News broke that Nevada Republican Gov. Brian Sandoval was being considered by the Obama White House to fill the vacancy left by Justice Antonin Scalia. Sandoval could’ve forced the GOP to move on hearings. Sandoval leans to the left of issues, like abortion, but could have hit some bumps with Democrats since he’s not big labor’s best friend. It’s irrelevant now; Sandoval took himself out of consideration (via ABC News):
Nevada Gov. Brian Sandoval has taken himself out of consideration as a possible Supreme Court nominee to replace the late Justice Antonin Scalia.
In a statement, Sandoval said “earlier today I notified the White House that I do not wish to be considered at this time for possible nomination to the Supreme Court of the United States.”
“I have also spoken to Senators Reid, Heller and McConnell and expressed the same desire to them,” the Republican governor said of fellow Nevadans Minority Leader Harry Reid and Sen. Dean Heller, and Majority Leader Mitch McConnell of Kentucky. “The notion of being considered for a seat on the highest court in the land is beyond humbling and I am incredibly grateful to have been mentioned.”
Yet, we may have dodged a bullet with Sandoval, as John Fund noted in National Review. He described the nomination as Obama’s Trojan horse to Republicans:
“There’s way more opposition to the governor within the Republican legislative caucus than the Democratic one,” David Damore, a professor of political science at the University of Nevada at Las Vegas, told Politico.
“He has been a consistent barrier to reform measures in Nevada,” one state legislator told me. “We asked him during his first term in 2012 why he couldn’t be more like Scott Walker, and he pointed to the Democratic legislature and said things would be different if the GOP had a majority. Well, in 2014 we gave him a majority in both houses for the first time since the Great Depression and he went to war with conservatives.”
A prime example is tort reform, an area where Sandoval has given lip service to supporting reform. But as governor he vetoed bills limiting punitive damages in civil cases and limiting the inclusion of third parties in product-liability lawsuits. Moreover, his judicial appointments have been lackluster, and one of his appointments to the new state court of appeals had a clear liberal track record and was a former staffer for Harry Reid.
On taxes, he has been the moving force behind the largest tax increase in Nevada’s history. In 2014, a stunning 79 percent of Silver State voters rejected a gross-receipts tax applying to business with over $1 million in revenue. Sandoval didn’t back the tax, but as soon as he won reelection that year, he proposed a similar tax with a threshold of $4 million in business revenue and rammed it though the legislature. “He traded away every kind of conservative reform measure on the table in order to get Democratic votes to pass his billion-dollar-plus tax increase,” conservative activist Chuck Muth told me. And Sandoval made clear to GOP legislative leaders that he wouldn’t sign bills that included popular measures to require voter ID at the polls or collective-bargaining reform for state employees. In 2013, he signed a bill allowing undocumented aliens to obtain a driver’s license.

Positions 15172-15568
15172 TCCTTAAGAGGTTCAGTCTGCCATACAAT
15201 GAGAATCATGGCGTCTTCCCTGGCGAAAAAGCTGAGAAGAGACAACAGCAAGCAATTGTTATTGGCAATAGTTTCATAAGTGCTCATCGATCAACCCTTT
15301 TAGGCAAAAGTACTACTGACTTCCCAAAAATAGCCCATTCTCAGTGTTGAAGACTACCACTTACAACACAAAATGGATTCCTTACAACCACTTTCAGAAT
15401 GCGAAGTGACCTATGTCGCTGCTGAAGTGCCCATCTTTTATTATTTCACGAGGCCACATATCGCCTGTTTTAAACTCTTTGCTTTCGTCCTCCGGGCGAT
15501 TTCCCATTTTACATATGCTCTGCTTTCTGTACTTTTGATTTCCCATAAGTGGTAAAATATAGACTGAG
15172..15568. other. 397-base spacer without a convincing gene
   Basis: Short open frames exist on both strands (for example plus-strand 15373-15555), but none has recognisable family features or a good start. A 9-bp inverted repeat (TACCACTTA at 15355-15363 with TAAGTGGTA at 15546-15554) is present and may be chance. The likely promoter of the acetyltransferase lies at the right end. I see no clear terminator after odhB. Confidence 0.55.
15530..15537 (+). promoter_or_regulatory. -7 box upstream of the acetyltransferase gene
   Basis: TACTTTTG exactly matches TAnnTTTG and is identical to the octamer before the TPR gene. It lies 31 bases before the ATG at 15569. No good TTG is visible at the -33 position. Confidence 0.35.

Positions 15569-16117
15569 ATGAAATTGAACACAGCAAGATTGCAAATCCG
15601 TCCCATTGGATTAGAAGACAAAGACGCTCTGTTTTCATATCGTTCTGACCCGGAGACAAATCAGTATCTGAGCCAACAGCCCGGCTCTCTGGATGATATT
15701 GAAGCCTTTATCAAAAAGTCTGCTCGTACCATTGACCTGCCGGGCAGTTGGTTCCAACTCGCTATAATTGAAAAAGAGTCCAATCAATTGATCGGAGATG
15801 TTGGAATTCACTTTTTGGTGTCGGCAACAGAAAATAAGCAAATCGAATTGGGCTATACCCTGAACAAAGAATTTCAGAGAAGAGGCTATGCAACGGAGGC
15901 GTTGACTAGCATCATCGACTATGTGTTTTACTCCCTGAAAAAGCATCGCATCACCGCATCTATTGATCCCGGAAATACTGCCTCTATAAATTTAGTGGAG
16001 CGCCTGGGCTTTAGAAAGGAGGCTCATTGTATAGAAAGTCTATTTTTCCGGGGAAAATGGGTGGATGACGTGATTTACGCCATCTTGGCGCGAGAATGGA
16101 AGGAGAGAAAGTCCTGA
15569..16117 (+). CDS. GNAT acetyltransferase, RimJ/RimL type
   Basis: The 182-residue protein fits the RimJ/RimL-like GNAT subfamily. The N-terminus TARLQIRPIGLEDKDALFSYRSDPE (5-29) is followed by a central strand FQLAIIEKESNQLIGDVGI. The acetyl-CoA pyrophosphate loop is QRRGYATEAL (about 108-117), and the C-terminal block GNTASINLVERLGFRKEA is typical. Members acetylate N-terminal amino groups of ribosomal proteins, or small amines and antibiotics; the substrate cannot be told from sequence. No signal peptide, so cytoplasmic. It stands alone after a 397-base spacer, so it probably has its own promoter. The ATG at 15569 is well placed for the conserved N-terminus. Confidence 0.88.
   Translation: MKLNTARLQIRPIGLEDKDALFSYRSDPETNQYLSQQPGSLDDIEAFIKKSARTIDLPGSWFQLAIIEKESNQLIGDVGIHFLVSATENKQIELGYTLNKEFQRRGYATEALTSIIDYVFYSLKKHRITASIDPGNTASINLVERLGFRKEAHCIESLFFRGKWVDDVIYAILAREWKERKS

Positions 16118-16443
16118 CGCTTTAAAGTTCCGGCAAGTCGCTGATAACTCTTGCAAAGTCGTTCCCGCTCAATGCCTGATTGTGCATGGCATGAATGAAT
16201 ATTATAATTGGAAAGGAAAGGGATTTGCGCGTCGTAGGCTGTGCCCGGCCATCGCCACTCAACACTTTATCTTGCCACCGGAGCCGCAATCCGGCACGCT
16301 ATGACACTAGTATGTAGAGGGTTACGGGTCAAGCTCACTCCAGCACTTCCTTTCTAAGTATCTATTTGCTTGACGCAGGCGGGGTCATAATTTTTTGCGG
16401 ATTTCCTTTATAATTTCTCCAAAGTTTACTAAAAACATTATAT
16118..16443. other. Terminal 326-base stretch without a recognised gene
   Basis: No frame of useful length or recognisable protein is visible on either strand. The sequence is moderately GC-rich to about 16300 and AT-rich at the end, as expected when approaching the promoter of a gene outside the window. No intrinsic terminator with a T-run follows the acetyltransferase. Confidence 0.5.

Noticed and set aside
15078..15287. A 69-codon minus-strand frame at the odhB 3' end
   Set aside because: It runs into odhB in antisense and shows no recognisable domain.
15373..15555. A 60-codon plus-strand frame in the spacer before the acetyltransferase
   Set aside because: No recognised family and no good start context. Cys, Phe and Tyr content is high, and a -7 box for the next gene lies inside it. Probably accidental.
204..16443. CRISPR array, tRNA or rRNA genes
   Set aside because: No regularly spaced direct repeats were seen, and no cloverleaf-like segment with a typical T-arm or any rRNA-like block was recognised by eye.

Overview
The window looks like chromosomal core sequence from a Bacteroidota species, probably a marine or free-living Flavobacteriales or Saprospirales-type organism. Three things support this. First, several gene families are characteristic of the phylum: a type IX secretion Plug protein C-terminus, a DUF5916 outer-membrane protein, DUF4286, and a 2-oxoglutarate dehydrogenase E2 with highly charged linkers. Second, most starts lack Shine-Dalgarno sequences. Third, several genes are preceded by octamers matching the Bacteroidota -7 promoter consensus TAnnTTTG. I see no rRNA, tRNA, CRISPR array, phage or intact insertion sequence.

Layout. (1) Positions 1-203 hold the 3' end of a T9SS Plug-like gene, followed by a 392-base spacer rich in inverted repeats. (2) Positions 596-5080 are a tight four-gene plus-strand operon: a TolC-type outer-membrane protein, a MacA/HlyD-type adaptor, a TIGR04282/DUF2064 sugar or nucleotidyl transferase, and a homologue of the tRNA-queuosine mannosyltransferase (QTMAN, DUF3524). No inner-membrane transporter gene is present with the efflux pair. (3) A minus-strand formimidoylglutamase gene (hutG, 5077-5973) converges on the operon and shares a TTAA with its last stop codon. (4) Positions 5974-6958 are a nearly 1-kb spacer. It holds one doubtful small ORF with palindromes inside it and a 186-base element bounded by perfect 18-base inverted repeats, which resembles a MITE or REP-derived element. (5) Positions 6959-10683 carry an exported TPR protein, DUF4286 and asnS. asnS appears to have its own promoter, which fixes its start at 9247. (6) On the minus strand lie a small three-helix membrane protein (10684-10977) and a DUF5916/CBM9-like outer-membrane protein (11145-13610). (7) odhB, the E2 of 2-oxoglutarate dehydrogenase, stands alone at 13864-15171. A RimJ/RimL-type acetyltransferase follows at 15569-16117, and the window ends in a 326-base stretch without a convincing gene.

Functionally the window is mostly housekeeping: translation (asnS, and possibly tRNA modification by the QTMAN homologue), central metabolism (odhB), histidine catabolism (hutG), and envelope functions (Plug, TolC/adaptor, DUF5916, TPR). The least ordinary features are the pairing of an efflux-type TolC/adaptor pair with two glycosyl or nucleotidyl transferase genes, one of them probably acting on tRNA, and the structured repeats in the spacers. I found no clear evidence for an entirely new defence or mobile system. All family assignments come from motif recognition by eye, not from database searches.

Nor does the governor’s conservative apostasy end there. Sandoval is the only GOP governor who both expanded Medicaid in his state and set up a federal health-care exchange. (John Kasich famously expanded Medicaid but balked at an exchange.)
So, Pandora’s box won’t be opened. Even vulnerable Senate Republicans this year are lining up behind the Republican leadership in their position of letting the next president pick Scalia’s successor. Sens. Kelly Ayotte (R-NH) and Rob Portman (R-OH) are set to fight for their political lives this November, but both announced their intention not to meet with an Obama Supreme Court nominee yesterday.
The Obama White House was probably angling on softening the GOP with this centrist Republican in order to announce his true nominee, which some say would be Attorney General Loretta Lynch. Lynch would be the first black woman nominated to the Court, and could energize women and black voters who usually turn out in droves for Democrats in the general. There’s also no reason to refuse holding hearings*, or delay a vote, for Lynch since she’s already been heavily vetted. Her nomination would probably be voted down on a party line vote, but the damage would already be done. Republican voters would enjoy seeing the Senate hold the line, but they’re going to be pilloried by the media**. Plus, Democrats would surely play the race card in an election year where voter demographics break to the left. In short, Lynch goes down, but that defeat paves the way for an energized liberal base to turnout–and allows a Democratic president, with a possible Senate majority, to pick Lynch again, or another hard core liberal, to replace Scalia. The chances of that happening increase greatly if Trump clinches the Republican nomination.
So, while the GOP digs in, they should at least entertain a quiet debate as to what the political climate is going to look like a few months from now, especially if it looks as if Hillary is going to smoke the GOP in the general. Do they entertain whomever Obama has selected that sits at the center of the gimbal politically? Do they roll the dice on a centrist deciding the future of government regulations, gun rights, abortion, and other issues that rank high with conservatives? It’s a lesser of two evils situation; one the GOP might have to entertain.
*For argument's sake...
**This situation could also play the same way if the GOP just obstructs and doesn't go through the nomination roundabout